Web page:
dc.titleAn instrument to measure caring environmentsen_GB
dc.contributor.authorMolony, Sheilaen_US
dc.author.detailsSheila L. Molony, PhD, RN, Yale University, New Haven, Connecticut, USA, email: sheila.molony@yale.eduen_US
dc.identifier.urihttp://hdl.handle.net/10755/163681-
dc.description.abstractIntroduction: Quality of life (QOL) has been identified as one of the top three priorities in long-term care (LTC) research, and leaders in LTC have called for the promotion of "livable habitats." Purpose: The purpose of this study was to test the psychometric properties of the HOME scale, an instrument to measure QOL in an environmental context, conceptualized by feeling "at home" in a place. Specific Aims: To test (1) internal consistency reliability and (2) concurrent validity of the HOME Scale by comparing it to the Ferrans and Powers quality of Life Index (QOLI) and the Philadelphia Geriatric Morale Scale (PGMS). Framework: The items used in the instrument were derived from the Theory of Caring Environments. Caring environments seek out and recognize individual life stories, needs, desires, hopes, abilities and limitations and expend energy to enhance well-being. Caring environments seek to learn what aspects of separation, connection and transaction are meaningful and make a person feel "at-home." Caring environments are "warm" and promote a feeling of belonging. Methods: The HOME scale was administered to a sample of 35 older adults (mean age = 81 years, s.d. = 8.47) living a variety of environments (nursing home, residential care home, senior housing, private homes). Participants over the age of 60 who were free from major depression and cognitive impairment were eligible for the study. After obtaining informed consent and screening for eligibility using the Geriatric Depression Scale (short form) and the Folstein Mini-Mental Status Exam, participants completed three instruments: the HOME scale, the Ferrans and Powers Quality of Life Index (QOLI) and the Philadelphia Geriatric Morale Scale (PGMS). Results and Conclusions: Cronbach's alpha for the HOME scale was 0.96, supporting reliability and suggesting a degree of redundancy amenable to future refinement and a shorter version of the instrument. In support of validity, the HOME scale score was significantly correlated with an item on the QOLI measuring satisfaction with one's home, room or dwelling (r=0.731, p< .001). Construct validity was supported by statistically significant correlations between morale and at-home-ness (r=0.58, p< .001) and between quality of life and at-home-ness (r=0.62, p< .001). The magnitude of these correlations matches theory-based predictions, since quality of life and morale are subjective constructs while "at-home-ness" captures the existential harmony between subjective-objective, person environment "fit." Validity was further supported by the finding of significant group differences in HOME scale scores between residents of private dwellings, congregate dwellings (senior housing and residential care homes) and nursing homes. Nursing home residents had the lowest HOME scale scores, even after using ANCOVA to control for differences in perceived quality of life related to health and function (F=3.43,df=2, p< .05). Implications: The HOME scale is a promising measure for studies of well-being in long-term care environments, including assisted living environments. Future studies using the scale may examine whether caring relationship is more important than other features of the environment in fostering at-home-ness. Resident- centered interventions designed to promote continuity and connection (e.g. reminiscence, meaningful activity therapy) and organization-wide culture change (e.g. the Pioneer-Movement) may be studied using the HOME scale as one fruitful outcome measure.en_GB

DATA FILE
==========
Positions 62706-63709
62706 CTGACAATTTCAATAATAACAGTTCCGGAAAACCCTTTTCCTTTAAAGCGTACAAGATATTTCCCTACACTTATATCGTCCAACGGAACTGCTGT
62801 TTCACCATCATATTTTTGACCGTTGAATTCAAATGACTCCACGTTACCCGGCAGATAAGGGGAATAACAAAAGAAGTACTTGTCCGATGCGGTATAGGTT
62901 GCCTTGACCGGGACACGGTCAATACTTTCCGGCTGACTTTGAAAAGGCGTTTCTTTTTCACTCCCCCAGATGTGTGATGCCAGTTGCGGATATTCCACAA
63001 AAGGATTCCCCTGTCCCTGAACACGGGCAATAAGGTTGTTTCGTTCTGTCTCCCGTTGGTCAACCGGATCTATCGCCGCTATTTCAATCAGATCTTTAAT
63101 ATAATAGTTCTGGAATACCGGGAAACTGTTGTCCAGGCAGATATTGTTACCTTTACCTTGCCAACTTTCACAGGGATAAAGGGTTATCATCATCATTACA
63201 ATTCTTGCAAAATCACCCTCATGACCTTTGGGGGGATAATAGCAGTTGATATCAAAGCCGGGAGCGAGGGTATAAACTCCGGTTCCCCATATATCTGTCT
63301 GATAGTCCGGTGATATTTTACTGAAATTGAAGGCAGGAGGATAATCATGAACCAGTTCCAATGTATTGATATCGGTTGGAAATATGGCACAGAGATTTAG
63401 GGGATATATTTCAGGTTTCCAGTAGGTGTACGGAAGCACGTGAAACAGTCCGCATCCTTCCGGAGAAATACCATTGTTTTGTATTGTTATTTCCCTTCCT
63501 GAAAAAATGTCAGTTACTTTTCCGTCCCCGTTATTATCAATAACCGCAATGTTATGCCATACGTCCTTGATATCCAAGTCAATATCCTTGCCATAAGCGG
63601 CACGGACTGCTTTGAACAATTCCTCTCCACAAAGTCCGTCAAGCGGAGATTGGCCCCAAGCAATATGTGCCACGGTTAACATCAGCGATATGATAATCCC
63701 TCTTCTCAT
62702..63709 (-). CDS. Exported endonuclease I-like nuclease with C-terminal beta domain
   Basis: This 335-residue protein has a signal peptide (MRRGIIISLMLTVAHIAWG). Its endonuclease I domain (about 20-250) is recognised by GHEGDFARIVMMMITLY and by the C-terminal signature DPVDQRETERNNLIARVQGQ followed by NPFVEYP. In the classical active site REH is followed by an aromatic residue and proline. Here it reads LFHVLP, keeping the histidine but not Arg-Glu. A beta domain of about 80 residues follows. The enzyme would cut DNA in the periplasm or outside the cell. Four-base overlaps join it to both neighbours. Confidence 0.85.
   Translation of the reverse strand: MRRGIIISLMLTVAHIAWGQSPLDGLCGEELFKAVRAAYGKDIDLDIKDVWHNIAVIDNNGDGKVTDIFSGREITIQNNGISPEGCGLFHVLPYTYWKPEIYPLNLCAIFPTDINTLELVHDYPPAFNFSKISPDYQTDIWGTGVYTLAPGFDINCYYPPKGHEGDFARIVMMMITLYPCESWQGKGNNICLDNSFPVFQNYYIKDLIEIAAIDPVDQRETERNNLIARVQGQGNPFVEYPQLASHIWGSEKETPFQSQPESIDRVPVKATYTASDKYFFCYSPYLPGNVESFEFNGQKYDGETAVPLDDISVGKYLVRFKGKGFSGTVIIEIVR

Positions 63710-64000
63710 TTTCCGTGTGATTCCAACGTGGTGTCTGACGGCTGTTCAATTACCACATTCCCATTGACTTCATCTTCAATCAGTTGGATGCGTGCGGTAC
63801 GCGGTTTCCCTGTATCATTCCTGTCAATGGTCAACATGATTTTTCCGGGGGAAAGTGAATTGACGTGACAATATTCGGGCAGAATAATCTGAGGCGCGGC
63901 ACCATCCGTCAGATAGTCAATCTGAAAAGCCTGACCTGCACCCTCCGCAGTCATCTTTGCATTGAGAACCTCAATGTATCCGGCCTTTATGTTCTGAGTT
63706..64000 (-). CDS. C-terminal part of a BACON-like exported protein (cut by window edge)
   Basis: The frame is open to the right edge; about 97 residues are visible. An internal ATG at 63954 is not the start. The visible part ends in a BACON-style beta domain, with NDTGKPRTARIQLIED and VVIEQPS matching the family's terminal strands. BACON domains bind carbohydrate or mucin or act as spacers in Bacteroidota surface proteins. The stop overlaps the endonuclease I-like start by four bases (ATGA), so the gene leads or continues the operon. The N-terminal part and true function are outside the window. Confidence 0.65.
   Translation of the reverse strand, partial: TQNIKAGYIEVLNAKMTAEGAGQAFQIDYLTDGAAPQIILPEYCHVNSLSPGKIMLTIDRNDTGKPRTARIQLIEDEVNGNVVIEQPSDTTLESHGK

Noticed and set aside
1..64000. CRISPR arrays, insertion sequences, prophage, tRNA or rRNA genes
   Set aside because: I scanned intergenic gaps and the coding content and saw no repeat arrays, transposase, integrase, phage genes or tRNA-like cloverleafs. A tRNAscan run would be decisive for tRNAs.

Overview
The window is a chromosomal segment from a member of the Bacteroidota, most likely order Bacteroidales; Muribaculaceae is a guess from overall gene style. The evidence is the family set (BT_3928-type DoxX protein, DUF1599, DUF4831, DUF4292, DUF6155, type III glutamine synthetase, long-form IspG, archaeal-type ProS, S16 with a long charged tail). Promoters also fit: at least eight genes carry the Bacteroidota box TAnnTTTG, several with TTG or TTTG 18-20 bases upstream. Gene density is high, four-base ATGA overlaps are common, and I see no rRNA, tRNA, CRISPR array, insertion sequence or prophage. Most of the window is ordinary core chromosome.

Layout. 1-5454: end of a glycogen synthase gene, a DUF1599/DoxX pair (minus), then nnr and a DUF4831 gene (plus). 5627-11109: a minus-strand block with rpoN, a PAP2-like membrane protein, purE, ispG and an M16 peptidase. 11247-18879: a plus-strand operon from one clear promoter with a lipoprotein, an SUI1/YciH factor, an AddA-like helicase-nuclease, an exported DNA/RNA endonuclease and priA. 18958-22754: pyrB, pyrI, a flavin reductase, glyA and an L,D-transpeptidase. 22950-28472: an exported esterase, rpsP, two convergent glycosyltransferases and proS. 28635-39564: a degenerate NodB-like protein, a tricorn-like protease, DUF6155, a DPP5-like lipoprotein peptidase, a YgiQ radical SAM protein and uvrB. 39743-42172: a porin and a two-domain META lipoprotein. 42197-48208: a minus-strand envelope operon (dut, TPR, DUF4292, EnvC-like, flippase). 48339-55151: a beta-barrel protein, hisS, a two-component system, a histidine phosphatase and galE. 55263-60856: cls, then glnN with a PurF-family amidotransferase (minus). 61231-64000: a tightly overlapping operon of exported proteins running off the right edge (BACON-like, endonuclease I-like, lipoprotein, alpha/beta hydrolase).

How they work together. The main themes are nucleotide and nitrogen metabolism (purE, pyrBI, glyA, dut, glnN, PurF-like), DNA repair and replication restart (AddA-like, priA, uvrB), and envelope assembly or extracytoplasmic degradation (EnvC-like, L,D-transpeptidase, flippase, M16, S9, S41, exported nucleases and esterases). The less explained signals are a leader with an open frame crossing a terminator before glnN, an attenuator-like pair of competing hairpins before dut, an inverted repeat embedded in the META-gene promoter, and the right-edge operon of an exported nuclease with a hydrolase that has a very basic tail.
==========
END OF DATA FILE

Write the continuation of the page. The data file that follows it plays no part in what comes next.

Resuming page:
dc.date.available2011-10-27T11:11:55Z-
dc.date.issued2011-10-27en_GB
dc.date.accessioned2011-10-27T11:11:55Z-
dc.conference.date2002en_US
dc.conference.name14th Annual Scientific Sessionsen_US
dc.conference.hostEastern Nursing Research Societyen_US
dc.conference.locationUniversity Park, Pennsylvania, USAen_US
dc.description.noteThis is an abstract-only submission. If the author has submitted a full-text item based on this abstract, you may find it by browsing the Virginia Henderson Global Nursing e-Repository by author. If author contact information is available in this abstract, please feel free to contact him or her with your queries regarding this submission. Alternatively, please contact the conference host, journal, or publisher (according to the circumstance) for further details regarding this item. If a citation is listed in this record, the item has been published and is available via open-access avenues or a journal/database subscription. Contact your library for assistance in obtaining the as-published article.-